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Cramer explains stock gains as money flows away from tech and into 'losing' sectors

  • "Mad Money" host Jim Cramer tracks the market's shift away from top technology stocks.
  • Even with tensions growing between the United States and North Korea, Cramer thinks there's more to the moves.
  • As money flows into reviled sectors like autos and retail, Cramer sheds light on the underlying bull cases for each climbing stock.

Sometimes, there are days like Monday, when CNBC's Jim Cramer sees the stock market's "rocket ships" fly too close to the sun.

"We actually had two rocket ships at work today: FANG and 'Rocket Man' himself, Kim Jong-Un, a nuclear menace who's now become the short-sellers' best friend, this time with his pronouncement that our flyovers of North Korea amount to a declaration of war," the "Mad Money" host said.

While FANG, Cramer's acronym for the stocks of Facebook, Amazon, Netflix and Google, now Alphabet, may have fallen out of favor with investors for climbing too much of late, some more uncommon stocks started to rally ahead of North Korea's latest statements.

For example, General Motors, an inexpensive stock that was hit hard in August by falling sales, rose to new highs today after Deutsche Bank analysts raised the stock's rating to "buy" from "hold," citing the automaker's highly competitive position in the development of self-driving cars.

Cramer found that the market, in turning away from the high-flying tech stocks for fear of overvaluation, is seeking out undervalued names like General Motors instead.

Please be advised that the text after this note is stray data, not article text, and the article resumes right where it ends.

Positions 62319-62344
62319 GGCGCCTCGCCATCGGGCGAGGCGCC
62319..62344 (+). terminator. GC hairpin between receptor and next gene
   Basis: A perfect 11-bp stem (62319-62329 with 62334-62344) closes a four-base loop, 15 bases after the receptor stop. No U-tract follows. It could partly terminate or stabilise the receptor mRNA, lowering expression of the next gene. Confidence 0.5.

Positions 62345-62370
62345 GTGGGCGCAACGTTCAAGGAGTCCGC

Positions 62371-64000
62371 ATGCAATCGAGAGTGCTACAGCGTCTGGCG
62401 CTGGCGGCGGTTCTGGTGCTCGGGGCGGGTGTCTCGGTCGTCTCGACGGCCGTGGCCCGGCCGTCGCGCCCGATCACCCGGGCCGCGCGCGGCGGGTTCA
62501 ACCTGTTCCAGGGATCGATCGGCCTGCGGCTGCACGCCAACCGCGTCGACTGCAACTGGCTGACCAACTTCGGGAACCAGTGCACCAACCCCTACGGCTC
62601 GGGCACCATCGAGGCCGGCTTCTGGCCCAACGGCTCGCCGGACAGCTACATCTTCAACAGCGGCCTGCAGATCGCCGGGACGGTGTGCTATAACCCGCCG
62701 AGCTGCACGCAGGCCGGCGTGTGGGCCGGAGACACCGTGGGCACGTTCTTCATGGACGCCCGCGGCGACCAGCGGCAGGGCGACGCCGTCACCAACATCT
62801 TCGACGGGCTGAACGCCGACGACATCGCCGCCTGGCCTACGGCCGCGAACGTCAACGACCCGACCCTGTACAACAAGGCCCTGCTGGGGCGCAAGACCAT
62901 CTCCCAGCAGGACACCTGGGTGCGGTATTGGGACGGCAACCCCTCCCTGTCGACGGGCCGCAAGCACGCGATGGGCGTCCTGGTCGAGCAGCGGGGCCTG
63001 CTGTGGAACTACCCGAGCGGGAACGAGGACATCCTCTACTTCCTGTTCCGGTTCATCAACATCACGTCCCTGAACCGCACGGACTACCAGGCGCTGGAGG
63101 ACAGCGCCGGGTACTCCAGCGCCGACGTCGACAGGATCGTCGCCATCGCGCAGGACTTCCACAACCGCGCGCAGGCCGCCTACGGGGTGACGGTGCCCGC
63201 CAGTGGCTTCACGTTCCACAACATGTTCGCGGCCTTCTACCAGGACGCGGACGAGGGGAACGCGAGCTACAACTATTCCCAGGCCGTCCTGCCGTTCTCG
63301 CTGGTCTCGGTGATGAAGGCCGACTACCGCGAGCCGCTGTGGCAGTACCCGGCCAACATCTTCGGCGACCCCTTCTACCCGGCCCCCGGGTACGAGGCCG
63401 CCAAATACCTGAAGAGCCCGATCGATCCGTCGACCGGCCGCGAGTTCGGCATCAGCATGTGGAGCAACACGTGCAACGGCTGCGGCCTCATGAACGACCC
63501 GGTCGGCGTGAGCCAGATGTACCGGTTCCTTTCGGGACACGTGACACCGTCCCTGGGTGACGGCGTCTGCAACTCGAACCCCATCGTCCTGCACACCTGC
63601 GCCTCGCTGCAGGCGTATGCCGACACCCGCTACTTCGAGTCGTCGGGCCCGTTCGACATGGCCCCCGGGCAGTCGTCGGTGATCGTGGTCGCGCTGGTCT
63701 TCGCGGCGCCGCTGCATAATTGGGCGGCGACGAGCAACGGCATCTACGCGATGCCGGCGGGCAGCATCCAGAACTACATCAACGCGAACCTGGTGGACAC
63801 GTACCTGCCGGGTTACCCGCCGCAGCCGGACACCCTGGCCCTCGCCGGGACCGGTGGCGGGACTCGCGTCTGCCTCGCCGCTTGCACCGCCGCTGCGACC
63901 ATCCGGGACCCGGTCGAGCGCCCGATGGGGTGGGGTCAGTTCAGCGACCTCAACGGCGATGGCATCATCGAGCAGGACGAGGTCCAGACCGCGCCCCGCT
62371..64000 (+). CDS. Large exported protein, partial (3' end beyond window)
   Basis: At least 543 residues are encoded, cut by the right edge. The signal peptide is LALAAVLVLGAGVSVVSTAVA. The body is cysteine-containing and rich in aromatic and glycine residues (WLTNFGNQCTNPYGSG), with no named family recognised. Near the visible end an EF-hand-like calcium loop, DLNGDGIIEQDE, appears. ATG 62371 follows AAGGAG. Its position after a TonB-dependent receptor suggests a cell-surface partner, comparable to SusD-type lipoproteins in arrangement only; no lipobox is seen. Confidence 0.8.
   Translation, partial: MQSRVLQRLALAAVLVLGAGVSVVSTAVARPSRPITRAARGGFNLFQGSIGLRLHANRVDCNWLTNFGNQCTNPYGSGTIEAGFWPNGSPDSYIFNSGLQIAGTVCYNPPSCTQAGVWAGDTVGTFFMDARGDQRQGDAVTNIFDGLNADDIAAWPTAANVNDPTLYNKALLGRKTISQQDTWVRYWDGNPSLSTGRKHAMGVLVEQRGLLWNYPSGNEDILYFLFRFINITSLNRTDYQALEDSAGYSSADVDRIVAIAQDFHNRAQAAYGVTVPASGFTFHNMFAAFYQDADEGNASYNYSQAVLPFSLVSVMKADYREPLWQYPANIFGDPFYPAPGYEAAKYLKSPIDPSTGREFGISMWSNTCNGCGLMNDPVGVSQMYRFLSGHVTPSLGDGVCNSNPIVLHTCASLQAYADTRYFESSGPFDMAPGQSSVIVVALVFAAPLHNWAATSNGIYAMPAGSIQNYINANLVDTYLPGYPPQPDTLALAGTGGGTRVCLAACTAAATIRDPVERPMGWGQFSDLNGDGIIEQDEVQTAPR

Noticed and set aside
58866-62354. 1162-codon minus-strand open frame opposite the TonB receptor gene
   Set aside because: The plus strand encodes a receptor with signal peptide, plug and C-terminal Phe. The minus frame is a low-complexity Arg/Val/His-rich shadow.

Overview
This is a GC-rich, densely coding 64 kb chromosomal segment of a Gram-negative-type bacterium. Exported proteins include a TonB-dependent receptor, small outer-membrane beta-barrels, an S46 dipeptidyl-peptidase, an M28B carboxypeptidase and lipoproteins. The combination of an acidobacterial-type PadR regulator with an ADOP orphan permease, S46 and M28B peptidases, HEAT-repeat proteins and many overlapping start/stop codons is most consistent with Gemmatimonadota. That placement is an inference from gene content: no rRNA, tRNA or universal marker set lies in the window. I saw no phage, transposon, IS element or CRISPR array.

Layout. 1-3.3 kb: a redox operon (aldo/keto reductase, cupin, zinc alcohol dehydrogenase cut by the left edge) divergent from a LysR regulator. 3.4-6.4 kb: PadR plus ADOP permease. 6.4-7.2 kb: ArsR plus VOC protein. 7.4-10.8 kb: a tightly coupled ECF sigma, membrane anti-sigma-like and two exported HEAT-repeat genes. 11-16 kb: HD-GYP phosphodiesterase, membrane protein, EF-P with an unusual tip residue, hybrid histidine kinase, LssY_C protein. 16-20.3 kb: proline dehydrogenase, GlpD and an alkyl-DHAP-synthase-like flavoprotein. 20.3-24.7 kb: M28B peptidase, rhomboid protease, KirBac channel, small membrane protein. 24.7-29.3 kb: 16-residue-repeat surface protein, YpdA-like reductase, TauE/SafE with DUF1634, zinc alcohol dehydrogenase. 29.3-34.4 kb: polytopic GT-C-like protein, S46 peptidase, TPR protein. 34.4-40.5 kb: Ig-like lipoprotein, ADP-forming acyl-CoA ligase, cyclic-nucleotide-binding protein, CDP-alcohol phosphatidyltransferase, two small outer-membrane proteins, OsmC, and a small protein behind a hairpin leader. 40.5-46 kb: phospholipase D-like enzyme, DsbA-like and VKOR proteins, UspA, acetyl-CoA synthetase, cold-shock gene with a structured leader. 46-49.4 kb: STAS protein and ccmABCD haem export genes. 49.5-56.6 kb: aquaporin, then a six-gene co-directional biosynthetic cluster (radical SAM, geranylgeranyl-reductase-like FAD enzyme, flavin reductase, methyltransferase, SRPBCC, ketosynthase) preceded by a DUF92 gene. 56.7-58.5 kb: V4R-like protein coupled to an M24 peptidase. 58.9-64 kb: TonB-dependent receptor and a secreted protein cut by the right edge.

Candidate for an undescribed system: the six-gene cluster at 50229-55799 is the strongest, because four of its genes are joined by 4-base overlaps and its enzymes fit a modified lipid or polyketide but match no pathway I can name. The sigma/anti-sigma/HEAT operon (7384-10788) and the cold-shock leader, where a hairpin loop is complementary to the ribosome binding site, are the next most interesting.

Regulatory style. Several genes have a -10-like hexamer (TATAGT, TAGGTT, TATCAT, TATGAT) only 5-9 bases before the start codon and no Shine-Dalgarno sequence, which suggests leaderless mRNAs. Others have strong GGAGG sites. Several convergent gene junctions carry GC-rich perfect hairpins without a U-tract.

"The contrast was stark between the cheap stocks that managed to work their way higher [on Monday] and the more expensive stocks that got pulled back to earth by the gravitational pull of this high-valuation sell-off," he said. "Each winner has an individual reason for winning. All the losers suffered a uniform fate regardless of the news flow."

Market-watchers could argue that shares of Verizon and AT&T gained momentum on Monday because of their large dividends, which would provide investors with a stable income in the face of geopolitical turmoil.

But with T-Mobile and Sprint in talks to merge, a combination that would create three large telecom companies instead of four, phone bills could rise, meaning Verizon and AT&T could stand to make more money, Cramer said.

The "Mad Money" host also turned to the widely disliked retail sector, in which many players are struggling to stay afloat as online giants like Amazon encroach on brick-and-mortar business.

"Consider a stock like TJX [Companies], which soared today simply because it's been too unloved. Why not? Sometimes an unloved stock can become loved if it surprises to the upside, and that's exactly what one of my favorite analysts, Matthew Boss of JPMorgan, says will happen when TJX reports, which is why it's one of my charitable trust's biggest positions," Cramer said.

As for the day's losers, Cramer figured the negativity was mostly relative. Facebook's involvement in Congress' investigation into the 2016 election could have been enough for some investors to want to sell, he said. Amazon regularly comes under fire for being overvalued. Netflix's valuation is difficult to pinpoint and often in the eye of the beholder.

"If you look through the old news clips, they're filled with premature obituaries of FANG. Every one has been incredibly cogent. Every one's been wrong," Cramer said. "That's why I like to keep one foot in the rocket ship and another on earth."

Cramer added that when his favorite high-flyers get pummeled, he often finds them more attractive than when they rally to the stratosphere.

"Today was all about profit-taking in the winners and a love of the losers and I don't think that much more," the "Mad Money" host said. "Own some of both in a portfolio that's diversified not just by sector, but by riskiness, and I think you'll do just fine."

WATCH: Cramer demystifies the market's action

Disclosure: Cramer's charitable trust owns shares of Facebook, Alphabet and TJX Companies.

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